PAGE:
In this chapter, the author aims to follow a critical approach to the understanding of learning disability within performance studies. He also aims to consider how social and historical perceptions of intellectual disability in relation to performance continue to shape and delimit the possibilities for reading performance. The author set out how learning disability has been historically constructed as an identity. The aesthetics of learning disability in performance therefore strain the limits of non-disabled spectatorship. The focus on Baldwin's performativity, as a generative capacity to influence a situation in his own interests, not only offers a dialectical contradiction to the historical conception of learning disability as non-performative, but also undermines conventional dramatic tropes of disability representation. Dialectical progression for Hegel begins with an internal contradiction that demands resolution, between an originating idea and its confounding opposite. The sedimented history of learning disability is bound up with the interplay between the social and the aesthetic, the performative and the dialectical.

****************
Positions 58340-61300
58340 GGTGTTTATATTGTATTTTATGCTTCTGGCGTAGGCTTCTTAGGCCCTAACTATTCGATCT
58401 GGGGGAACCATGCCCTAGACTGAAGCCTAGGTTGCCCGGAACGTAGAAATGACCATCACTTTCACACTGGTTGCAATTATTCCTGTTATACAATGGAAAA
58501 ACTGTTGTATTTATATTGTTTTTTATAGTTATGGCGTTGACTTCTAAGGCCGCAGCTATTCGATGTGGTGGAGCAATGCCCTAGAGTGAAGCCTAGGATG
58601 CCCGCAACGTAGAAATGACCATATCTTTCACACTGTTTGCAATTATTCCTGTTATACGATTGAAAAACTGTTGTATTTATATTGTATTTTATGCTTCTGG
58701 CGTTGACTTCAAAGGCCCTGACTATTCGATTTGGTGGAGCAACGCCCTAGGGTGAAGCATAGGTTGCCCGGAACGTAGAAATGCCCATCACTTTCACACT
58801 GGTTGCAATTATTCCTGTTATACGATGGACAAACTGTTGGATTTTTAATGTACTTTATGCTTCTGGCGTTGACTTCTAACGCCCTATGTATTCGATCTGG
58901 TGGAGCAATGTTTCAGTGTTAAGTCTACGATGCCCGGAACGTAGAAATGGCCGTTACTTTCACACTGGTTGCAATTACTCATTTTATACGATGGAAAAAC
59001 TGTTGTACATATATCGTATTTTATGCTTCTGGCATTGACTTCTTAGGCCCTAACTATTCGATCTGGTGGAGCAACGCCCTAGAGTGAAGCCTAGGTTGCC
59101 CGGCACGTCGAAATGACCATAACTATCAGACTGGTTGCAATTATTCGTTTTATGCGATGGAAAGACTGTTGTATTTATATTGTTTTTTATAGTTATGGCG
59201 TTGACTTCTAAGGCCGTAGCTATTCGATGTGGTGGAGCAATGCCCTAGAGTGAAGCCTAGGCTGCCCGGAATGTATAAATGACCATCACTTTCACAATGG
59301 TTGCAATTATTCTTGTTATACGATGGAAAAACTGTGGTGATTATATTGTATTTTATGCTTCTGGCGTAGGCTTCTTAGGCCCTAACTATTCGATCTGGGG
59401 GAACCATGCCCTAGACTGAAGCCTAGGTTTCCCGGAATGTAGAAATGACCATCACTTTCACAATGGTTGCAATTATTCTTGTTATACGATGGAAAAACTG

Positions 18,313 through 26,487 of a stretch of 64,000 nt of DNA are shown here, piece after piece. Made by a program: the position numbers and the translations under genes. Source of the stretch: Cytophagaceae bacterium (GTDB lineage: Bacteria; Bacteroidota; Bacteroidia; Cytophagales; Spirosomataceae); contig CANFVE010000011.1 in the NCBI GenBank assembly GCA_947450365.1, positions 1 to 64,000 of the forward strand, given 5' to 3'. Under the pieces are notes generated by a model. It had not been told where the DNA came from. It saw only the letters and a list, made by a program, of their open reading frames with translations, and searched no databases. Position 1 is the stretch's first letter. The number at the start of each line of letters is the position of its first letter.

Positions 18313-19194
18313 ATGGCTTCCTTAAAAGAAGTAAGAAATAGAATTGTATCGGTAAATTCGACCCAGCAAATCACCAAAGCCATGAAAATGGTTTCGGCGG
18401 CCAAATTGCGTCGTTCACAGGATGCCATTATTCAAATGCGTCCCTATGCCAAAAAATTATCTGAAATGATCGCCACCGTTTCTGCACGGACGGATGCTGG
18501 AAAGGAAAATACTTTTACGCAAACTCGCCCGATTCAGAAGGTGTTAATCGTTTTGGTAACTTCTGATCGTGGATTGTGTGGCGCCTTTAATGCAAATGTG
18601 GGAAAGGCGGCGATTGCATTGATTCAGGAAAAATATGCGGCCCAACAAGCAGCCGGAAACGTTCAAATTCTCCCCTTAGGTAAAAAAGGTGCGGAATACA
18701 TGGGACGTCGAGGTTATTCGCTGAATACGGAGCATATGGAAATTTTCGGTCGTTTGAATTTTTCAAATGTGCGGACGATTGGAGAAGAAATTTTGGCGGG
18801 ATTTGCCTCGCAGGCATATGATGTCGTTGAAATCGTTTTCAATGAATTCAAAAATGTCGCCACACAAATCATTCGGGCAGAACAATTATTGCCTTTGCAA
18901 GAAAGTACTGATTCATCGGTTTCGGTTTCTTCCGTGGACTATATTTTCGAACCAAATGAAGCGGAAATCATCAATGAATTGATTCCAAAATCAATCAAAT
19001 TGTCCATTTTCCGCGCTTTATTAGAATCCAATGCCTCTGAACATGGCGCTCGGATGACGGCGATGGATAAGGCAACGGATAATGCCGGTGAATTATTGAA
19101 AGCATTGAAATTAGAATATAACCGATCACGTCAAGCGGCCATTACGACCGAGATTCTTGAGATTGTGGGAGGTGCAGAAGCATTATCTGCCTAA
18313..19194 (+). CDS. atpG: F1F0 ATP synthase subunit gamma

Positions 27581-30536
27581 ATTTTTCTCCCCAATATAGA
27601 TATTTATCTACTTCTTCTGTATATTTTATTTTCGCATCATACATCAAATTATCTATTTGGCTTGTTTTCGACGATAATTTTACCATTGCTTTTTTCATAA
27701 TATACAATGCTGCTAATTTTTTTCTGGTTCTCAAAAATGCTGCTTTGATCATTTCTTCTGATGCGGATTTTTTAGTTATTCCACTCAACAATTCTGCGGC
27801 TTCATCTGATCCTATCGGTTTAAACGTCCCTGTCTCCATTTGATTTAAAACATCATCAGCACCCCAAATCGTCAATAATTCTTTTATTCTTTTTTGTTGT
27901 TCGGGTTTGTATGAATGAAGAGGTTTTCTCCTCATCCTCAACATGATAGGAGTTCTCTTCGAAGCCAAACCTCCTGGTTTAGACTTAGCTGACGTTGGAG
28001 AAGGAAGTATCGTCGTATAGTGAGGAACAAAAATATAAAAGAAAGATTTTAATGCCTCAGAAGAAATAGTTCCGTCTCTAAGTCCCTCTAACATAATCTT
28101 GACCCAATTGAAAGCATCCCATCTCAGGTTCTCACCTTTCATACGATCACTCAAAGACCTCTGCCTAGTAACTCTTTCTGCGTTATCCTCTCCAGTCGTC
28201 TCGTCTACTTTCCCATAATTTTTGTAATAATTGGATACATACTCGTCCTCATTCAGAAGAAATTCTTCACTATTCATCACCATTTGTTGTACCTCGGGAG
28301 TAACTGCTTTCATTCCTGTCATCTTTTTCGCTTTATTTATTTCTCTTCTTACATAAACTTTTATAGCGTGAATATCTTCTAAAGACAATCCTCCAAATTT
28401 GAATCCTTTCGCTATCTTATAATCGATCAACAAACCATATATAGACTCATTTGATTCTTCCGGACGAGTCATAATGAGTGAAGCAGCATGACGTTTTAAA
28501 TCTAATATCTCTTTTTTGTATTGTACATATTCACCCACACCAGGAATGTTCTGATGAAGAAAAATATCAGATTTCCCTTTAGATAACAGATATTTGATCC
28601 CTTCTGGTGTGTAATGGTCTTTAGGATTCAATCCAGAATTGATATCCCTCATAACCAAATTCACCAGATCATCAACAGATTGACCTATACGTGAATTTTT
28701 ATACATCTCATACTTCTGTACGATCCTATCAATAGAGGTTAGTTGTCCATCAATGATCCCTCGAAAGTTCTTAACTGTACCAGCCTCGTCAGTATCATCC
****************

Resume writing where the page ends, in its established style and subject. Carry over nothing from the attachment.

|Title of host publication||The Routledge Handbook of Disability Arts, Culture and Media|
|Editors||Bree Hadley, Donna McDonald|
|Place of Publication||London|
|Number of pages||13|
|ISBN (Print)||9780815368410, 9780367659660|
|Publication status||Published - 12 Dec 2018|
|Name||Routledge International Handbooks|